These are some of our most frequently asked questions. Please click on the question and the response will be shown.
To help us get a good picture of what type of home you have to offer one of our foster dogs, so that we can find the best match for everyone involved.
It depends on many things, including how many dogs we currently have in foster care. Typically, people with small children, (or small dogs or cats) living in an apartment wait longer than a childless couple with a fenced yard and someone at home most of the day. Everything depends on matching the dog to the family, and we strive for the optimum match every time.
The "average" age is about 18 months to 4 years. We rarely have puppies under 6 months, often have dogs between 4 and 8, and sometimes get in the truly elderly. For most of us, the oldsters are the most special ones of all.
Again, we look for the perfect home for each dog. Not every foster dog is well-suited to every applicant, and BRI foster homes are the ones living with the dogs. Therefore, they know best what sort of living arrangements will work so that everyone involved has a good experience, especially the dog. We also don't release dogs to their adoptive homes until they have had their medical needs addressed and are well on the road to recover - or are already in the best of health and anxious to move ahead. If there is any question, the dog stays with us until we are reasonably confident of a good outcome. Also, we typically will not place an adopted dog into a household with another dog of the same sex. Most male bullmastiffs do not get along with other male dogs of any variety, and that is also true of many females. Each dog is evaluated as an individual and placed accordingly.
Not all Bullmastiffs enjoy the company of other dogs. Some will tolerate other dogs, but not willingly. Some love other dogs, and cats, and kids. Just like people, each dog is an individual, with likes and dislikes. They're in foster care so that we can figure these things out and place them appropriately. When small children are involved, we like to place dogs who come to us with a history of having lived with small children in harmony, or dogs who have been fostered in homes with small children. For the most part, dogs coming to us from shelters or as strays or otherwise, without any documented history will usually not be placed into adoptive homes with infants or toddlers.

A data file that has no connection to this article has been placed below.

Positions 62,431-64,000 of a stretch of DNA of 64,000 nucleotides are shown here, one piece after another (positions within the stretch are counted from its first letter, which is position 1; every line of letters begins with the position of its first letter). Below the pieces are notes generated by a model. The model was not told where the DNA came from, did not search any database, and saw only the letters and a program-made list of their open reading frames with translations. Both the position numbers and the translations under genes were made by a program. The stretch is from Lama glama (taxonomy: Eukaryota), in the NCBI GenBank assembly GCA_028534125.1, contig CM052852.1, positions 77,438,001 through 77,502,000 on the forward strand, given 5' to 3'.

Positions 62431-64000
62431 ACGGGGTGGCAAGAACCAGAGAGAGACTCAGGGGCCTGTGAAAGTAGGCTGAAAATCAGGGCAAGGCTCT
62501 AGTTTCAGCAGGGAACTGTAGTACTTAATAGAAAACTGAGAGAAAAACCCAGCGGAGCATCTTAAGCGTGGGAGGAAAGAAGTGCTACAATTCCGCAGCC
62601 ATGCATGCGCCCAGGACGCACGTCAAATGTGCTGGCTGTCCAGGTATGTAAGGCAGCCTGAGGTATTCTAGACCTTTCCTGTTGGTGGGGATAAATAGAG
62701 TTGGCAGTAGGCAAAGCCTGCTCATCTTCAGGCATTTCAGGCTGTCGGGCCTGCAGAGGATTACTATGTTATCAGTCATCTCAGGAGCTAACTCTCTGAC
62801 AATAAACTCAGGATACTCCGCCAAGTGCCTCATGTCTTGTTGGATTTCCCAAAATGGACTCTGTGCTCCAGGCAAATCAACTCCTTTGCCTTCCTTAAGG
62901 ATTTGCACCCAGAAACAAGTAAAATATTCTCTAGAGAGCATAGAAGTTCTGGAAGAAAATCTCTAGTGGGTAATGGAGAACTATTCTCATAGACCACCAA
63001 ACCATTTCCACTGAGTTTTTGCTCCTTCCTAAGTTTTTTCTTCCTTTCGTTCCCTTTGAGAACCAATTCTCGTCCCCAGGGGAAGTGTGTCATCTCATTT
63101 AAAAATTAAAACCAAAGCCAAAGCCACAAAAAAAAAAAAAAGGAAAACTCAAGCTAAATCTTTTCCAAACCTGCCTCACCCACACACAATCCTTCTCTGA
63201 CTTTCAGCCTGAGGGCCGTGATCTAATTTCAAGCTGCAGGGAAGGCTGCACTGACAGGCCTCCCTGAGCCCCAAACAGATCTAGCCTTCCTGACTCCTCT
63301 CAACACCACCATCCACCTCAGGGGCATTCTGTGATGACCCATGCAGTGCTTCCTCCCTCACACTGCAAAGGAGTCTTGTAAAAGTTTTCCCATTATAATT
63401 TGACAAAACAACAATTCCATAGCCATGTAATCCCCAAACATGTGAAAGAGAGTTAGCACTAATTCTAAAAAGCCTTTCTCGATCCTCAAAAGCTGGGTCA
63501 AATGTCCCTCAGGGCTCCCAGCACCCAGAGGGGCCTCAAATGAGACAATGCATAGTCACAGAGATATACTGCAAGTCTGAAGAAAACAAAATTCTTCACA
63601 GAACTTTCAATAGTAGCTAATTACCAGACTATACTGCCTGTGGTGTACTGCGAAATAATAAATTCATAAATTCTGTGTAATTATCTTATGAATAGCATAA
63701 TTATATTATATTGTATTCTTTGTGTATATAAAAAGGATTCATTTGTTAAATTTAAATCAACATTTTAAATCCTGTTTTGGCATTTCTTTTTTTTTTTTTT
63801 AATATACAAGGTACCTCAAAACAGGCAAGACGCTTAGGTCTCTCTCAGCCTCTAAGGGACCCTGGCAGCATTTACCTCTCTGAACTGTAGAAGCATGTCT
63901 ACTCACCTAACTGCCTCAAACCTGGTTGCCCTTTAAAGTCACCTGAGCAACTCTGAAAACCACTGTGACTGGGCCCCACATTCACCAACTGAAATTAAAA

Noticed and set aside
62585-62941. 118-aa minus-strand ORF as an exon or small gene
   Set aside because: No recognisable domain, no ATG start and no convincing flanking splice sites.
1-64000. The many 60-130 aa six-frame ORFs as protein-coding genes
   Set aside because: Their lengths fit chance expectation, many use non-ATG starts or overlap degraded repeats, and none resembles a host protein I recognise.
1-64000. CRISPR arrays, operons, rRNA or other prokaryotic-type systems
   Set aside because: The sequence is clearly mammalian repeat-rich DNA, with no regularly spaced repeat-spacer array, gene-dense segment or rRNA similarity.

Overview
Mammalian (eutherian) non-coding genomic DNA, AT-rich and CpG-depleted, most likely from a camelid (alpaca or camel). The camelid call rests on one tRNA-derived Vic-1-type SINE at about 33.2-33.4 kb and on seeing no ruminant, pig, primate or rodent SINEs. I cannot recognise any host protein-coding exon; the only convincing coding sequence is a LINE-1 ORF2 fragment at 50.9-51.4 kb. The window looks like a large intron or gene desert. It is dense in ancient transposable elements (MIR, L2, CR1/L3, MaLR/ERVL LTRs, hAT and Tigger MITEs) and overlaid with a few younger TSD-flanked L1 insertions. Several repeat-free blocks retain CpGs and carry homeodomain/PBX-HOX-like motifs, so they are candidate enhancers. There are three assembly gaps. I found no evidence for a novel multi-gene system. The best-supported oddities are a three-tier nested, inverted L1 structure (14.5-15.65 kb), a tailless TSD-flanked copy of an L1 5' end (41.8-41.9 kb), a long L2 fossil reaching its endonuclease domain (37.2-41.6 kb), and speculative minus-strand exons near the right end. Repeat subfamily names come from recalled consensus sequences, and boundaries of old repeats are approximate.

Because we are all volunteers with lives of our own - just like you. Dogs in desperate situations, dogs with medical emergencies, and sometimes our personal lives, do somewhat limit our ability to answer in a timely fashion. We will do our best to respon as soon as possible.
Virtually every dog we accept into the program requires vaccinations and spay/neuter surgery. Most also need entropion surgery. Some are heartworm positive, or have tick-borne diseases such as Lyme and need extensive (and expensive) treatment. More than half require surgery to correct entropion, a painful condition that can cause blindness. Many require orthopedic surgery. The bill for the "average" foster dog is in the neighborhood of $750-$1000, with many of them racking up expenses in the thousands. 100% of donated funds go to vet bills or board bills for the dogs in our care. the day-to-day cost of caring for the foster dogs is borne by our foster families.
BRI will take back any dog that we have placed, At any time, and for any reason.
No, for the protection of all parties. If the previous owner and adopter are both amenable, a line of communication between the two may be maintained through BRI volunteers.
We accept donations through PayPal, and check or money order donations can be sent to us at Paypal directly to brinc2@verizon.net

BRI
PO Box 16,
Pottersville, NJ 07979.

We also accept donations in the form of food, crates, and other dog supplies, as well as cars, real estate, and the like. Please contact us for more information.

All contributions made in any form are fully tax-deductible to the extent allowed under state and federal law.